…considering blogging?

By May.21, 2010

On Tuesday I did a hands-on session on how to blog.
We started with a short discussion about blogging and then went on to create the personal blogs using wordpress.com. This is probably my favourite blogging platform. It’s really good. Besides that, if one ever decides to get their own domain they can easily set up a wordpress.org blog and continue blogging on their own space. That’s what I have done.
Some of the technicalities of creating a blog and publishing content can be found here.
But I think what we need to do more is discuss the advantages and also the implications of blogging. Mastering the technology…? That’s easy! How you transform that one more blog in cyberspace in a personal space that’s the hard part.
There’s a set of soft skills one has to develop when blogging. And to be honest, I don’t think they can be taught, but they can be learnt! I like to call it the ‘blogging voice’ and this is something that takes time to develop. I suppose it improves as we keep blogging, just Like Seth Godin says here in the video below

Also as we start feeling more confident to talk with, and approach, our audience – those interested in your field, and also interested on our own opinion about given and current topics – it starts getting easier.
I guess the first thing we need to ask ourselves, even before we start blogging, is: what will be the purpose of this blog and how will it help me maintain/ increase my credibility in the field?

Blogs do give you some kind of projection. But the reputation you get from blogging is related to what you publish and how you get those ideas across (your style) as part of a conversation you want to engage with others, as opposite of wanting others to engage with it. Does this make sense?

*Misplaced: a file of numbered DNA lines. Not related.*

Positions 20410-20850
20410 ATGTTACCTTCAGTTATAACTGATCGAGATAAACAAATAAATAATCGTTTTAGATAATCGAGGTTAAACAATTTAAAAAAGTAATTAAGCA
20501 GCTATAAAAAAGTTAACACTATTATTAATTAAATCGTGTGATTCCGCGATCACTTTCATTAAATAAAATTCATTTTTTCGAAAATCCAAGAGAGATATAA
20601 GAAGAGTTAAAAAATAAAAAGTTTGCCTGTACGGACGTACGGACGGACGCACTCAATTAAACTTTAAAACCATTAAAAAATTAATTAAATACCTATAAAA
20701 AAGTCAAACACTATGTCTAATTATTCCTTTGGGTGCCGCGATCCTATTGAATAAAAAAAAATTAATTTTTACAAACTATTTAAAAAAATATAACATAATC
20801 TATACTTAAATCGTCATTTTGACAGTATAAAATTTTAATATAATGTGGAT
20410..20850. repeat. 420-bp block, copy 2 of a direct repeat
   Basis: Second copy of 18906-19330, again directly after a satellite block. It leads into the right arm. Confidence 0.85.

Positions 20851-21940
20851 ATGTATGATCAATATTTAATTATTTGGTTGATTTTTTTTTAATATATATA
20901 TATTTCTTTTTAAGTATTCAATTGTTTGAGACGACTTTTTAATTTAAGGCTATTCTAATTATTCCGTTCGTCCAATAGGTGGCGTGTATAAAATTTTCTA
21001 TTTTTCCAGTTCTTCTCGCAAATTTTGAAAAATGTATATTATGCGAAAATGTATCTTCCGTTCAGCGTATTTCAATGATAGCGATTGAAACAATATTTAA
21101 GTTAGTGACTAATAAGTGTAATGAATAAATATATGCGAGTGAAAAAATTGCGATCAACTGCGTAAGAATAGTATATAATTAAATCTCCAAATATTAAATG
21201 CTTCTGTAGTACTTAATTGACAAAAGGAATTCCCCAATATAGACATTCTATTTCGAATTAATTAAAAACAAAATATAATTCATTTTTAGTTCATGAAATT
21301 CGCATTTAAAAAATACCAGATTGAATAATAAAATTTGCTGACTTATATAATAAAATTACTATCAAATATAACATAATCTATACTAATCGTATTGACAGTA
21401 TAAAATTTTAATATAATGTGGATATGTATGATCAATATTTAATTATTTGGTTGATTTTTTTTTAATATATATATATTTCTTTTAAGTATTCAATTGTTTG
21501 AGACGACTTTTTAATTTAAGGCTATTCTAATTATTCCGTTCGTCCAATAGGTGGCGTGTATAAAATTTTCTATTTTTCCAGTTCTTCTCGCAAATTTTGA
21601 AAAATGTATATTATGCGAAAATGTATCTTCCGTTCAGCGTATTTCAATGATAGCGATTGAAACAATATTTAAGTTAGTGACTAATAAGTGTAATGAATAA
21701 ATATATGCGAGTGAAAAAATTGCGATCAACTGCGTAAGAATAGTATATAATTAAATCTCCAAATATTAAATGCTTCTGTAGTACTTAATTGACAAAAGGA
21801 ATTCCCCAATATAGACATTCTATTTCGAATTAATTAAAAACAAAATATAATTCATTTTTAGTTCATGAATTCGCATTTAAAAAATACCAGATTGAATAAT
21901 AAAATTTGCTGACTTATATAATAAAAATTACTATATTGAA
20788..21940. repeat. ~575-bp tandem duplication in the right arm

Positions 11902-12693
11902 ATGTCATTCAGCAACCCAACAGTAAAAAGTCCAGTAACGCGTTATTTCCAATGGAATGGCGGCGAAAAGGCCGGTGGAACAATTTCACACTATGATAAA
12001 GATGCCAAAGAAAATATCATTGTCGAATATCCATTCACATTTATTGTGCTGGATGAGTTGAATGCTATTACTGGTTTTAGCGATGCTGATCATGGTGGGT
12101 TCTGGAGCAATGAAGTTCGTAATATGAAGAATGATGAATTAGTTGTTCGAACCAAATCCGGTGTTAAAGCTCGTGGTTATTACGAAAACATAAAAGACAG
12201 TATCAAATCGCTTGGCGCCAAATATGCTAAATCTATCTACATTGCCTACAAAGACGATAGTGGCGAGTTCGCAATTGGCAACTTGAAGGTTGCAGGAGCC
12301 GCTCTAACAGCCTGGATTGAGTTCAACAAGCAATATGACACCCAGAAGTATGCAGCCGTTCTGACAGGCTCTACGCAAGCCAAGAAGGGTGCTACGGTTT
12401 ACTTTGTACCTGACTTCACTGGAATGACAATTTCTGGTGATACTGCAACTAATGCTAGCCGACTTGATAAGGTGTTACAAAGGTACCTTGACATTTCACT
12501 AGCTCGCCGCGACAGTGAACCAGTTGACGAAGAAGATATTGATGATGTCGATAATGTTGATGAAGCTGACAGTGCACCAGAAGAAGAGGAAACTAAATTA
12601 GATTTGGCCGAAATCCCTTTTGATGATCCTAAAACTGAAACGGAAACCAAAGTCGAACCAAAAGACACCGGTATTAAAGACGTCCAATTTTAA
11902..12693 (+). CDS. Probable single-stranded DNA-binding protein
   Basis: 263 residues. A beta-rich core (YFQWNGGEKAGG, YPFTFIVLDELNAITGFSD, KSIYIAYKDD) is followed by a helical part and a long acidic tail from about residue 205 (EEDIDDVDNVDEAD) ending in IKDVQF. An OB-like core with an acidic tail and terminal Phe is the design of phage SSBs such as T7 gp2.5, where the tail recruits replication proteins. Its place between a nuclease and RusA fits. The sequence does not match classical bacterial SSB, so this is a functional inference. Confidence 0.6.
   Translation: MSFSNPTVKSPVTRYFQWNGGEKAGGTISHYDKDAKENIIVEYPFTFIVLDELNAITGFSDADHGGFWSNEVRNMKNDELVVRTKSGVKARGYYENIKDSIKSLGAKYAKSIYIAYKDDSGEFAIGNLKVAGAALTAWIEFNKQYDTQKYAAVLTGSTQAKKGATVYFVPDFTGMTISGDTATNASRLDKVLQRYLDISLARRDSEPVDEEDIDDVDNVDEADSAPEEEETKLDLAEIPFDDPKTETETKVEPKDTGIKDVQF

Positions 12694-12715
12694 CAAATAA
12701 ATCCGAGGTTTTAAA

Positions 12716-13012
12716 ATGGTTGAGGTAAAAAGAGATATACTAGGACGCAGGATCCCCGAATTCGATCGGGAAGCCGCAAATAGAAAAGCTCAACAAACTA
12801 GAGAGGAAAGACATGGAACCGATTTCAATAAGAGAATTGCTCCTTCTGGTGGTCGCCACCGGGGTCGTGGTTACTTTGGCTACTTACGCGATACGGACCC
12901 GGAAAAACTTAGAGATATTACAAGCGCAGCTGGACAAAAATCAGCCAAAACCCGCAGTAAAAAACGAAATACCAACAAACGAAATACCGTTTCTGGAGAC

What I mean is: blogging is/ should be about how you establish and keep dialogues going that are relevant to you. You blog about what you are interested in as to make deeper sense of your ideas. You leave them open to comment and critique… but it’s not about you doing a favour to others by putting your ‘brilliant ideas’ out in the open, nor will they be doing a favour to you by providing critical feedback. It’s rather an exchange that benefits both, multiple, parties and it is (should be) in this dialectic of giving and taking that your blogging voice develops and your reputation as an accessible, interesting thinker and researcher also grows. As Alec Couros said yesterday at UPEI (starts at minute 59) it’s not so much about the content, but rather about the interrelationship that are established. That social bond attached to the context of your own learning. I’d also say that from those interrelationships new content can emerge as people interrelate and collaborate with each other.  But how do you go about doing that?

Blogging Style and Strategies
Blogging (and not [just] the blog tool!!) requires a different style from writing a journal article. It’s less formal in that sense. But it is also not as informal as meeting your friends down the pub. There’s a balance to the tone of the speech you adopt, but there’s also warmth in your ‘blogging voice’. I personally look for personal, passionate views on topics that interest me on other people’s blogs. I like to engage with their ideas… the way they perceive a given topic. I often also comment on that blogpost as to let them know they are being read. And I also want to test my own ideas against theirs. Above all, I want to ‘leave’ that blogpost with a smile …as a sign of new ideas forming.